Linguistic corpora give users the opportunity to investigate language use from different types of sources across time. Different corpora focus on different types of data and different time periods with the key feature being that all the data is compiled in one place for easy searchability. Searches allow the user to explore ups and downs in usage, how usages might change, acceleration or decline in usage, and how different sources use words or phrases differently. Beyond that, some corpora allow for searches of specific words in combination with different word classes (e.g. COCA searches for because [*noun*]). Corpora are a valuable resource for anyone interested in language use and history.
*Image from https://www.channelone.com/blog_post/web-tools-for-studying-vocabulary-words/
Brigham Young University gives access to the corpora listed below:
- Corpus of Contemporary America English (COCA): Possibly the most widely used corpus of American English, COCA has over 520 million words of text spanning from 1990 to 2015 and divided by genre (spoken, fiction, popular magazines, newspapers, and academic texts).
- British National Corpus: Large (over 100 million words) corpus of spoken and written modern English designed to represent as wide a range of modern British English as possible, including extracts from regional and national newspapers, specialist periodicals and journals, academic books and popular fiction, published and unpublished letters, school and university essays, and scripted and unscripted informal conversation.
- Strathy Corpus (Corpus of Canadian English): A 50 million word collection of Canadian English from over 1100 texts sorted by genre (spoken, fiction, magazines, newspapers, and academic texts).
- There are also corpora in Spanish and Portuguese.
- Historical Corpora:
- Corpus of Historical American English (COHA): One of the larger historical corpora of English, COHA contains over 400 millions words of text spanning from the 1810s to 2000s organized by genre and decade.
- TIME Magazine Corpus: Trace changes in American English through this 100 million word corpus of text taken from 275,000 TIME magazine articles spanning from 1923 to 2006.
- Hansard Corpus: Collection of British Parliament speeches containing nearly every speech given from 1803 to 2005. Allows for semantic-based searches (see page for more details).
- Web-Based Corpora:
- NOW Corpus (News on the Web): A 4.3 billion word collection of web-based newspapers and magazines spanning from 2010 to the present (updated daily with 5-6 million words from the preceding day), allowing the user to search up-to-date language trends.
- Global Web-Based English Corpus (GloWbE): One of the larger corpora of international English, GloWbE is a 1.9 billion word corpus with texts from twenty countries that allows online searches and downloads of full-text data.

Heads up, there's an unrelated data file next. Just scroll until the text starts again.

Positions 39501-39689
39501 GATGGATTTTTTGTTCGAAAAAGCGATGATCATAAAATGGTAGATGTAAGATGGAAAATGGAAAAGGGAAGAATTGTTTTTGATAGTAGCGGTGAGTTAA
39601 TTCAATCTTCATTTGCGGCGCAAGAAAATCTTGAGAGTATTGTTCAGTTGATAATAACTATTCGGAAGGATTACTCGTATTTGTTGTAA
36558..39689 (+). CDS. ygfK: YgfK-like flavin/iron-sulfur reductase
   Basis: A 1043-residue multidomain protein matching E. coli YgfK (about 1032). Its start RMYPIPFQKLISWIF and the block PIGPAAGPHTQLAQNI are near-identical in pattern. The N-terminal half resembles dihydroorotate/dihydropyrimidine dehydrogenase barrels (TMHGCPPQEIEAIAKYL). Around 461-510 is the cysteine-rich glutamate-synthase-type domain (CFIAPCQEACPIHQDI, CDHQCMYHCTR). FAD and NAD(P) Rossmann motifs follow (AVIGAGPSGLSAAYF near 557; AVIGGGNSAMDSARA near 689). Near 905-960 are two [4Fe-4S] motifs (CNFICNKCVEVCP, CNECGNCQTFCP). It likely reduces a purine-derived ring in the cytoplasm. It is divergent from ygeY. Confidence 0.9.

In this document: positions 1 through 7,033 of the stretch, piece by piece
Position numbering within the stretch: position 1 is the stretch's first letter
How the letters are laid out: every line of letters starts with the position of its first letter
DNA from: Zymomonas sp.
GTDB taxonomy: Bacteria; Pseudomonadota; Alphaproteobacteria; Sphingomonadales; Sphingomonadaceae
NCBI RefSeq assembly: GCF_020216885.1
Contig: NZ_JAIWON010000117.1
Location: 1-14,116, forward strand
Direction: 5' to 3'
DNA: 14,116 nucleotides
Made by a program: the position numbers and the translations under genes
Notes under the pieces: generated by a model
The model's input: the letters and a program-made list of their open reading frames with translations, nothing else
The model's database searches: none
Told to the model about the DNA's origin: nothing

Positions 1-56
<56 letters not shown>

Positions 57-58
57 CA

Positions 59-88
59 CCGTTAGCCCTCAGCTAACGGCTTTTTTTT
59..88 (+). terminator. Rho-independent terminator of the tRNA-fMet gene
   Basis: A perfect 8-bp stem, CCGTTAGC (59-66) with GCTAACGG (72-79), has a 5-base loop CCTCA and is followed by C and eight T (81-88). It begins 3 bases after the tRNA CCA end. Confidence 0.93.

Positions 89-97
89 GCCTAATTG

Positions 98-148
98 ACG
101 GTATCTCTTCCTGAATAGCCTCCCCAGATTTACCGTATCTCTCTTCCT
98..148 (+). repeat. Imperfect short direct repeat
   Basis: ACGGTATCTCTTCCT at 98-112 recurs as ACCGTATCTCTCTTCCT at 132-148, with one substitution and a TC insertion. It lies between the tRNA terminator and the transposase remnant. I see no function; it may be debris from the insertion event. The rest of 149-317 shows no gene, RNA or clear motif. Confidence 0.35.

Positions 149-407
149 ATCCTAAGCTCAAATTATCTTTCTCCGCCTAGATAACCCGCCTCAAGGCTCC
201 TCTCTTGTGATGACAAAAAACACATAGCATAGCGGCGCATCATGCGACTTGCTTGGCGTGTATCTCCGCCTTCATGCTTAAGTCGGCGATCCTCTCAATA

- Wikipedia Corpus: 1.9 billion words from the full text of Wikipedia (4.4 million articles) that allows searches by word, phrase, part of speech, and synonyms with tools to locate collocates and create virtual corpora (see page for details) that can narrow searches to certain topics, grammatical constructions, and/or keywords.
- CORE Corpus (Corpus of Online Registers of English): 50 million words of web-based texts categorized by register.
Google Ngrams: A feature that searches Google Books for instances of words and phrases. The link above is to the BYU version that has a few more features and allows the user to search American, British, and Spanish. The original Google version can be found here.
The Grammar Lab: Compilation of links to four corpora (1,000,000 Word Sample Corpora, Corpus of Presidential Speeches, MICUSP for AntCon and Wordsmith, and Song Lyrics Data Tables) plus project guides and information on statistics specific to the use of linguistic corpora.
Michigan Corpus of Academic Spoken English (MiCASE)
A searchable corpus of academic spoken English, which includes 152 transcripts totaling 1,848,364 words. This is an invaluable resource for examining patterns in spoken academic American English.
Michigan Corpus of Upper-Level Student Papers (MICUSP)
This resource contain student papers from 16 disciplines across 4 levels (senior, 1st year grad, 2nd year grad, 3rd year grad), 7 paper types (e.g. argumentative essay, creative writing, research paper), and 8 textual features (e.g. abstract, methodology, literature review).
Corpus of 40 speakers from Columbus, Ohio conversing with an interviewer in high-quality recordings. The interviews are transcribed and phonetically labeled.
The Sociolinguistic Archive and Analysis Project (SLAAP)
A collection of interviews, audio files, and transcriptions compiled by North Carolina State University. Access is password protected and can be requested by emailing the project coordinator (found by following the Personnel link on the left of the page)
Santa Barbara Corpus of Spoken American English (SBCSAE)
Corpus containing around 249,000 words with transcriptions, audio, and timestamps (sometimes for individual intonation units)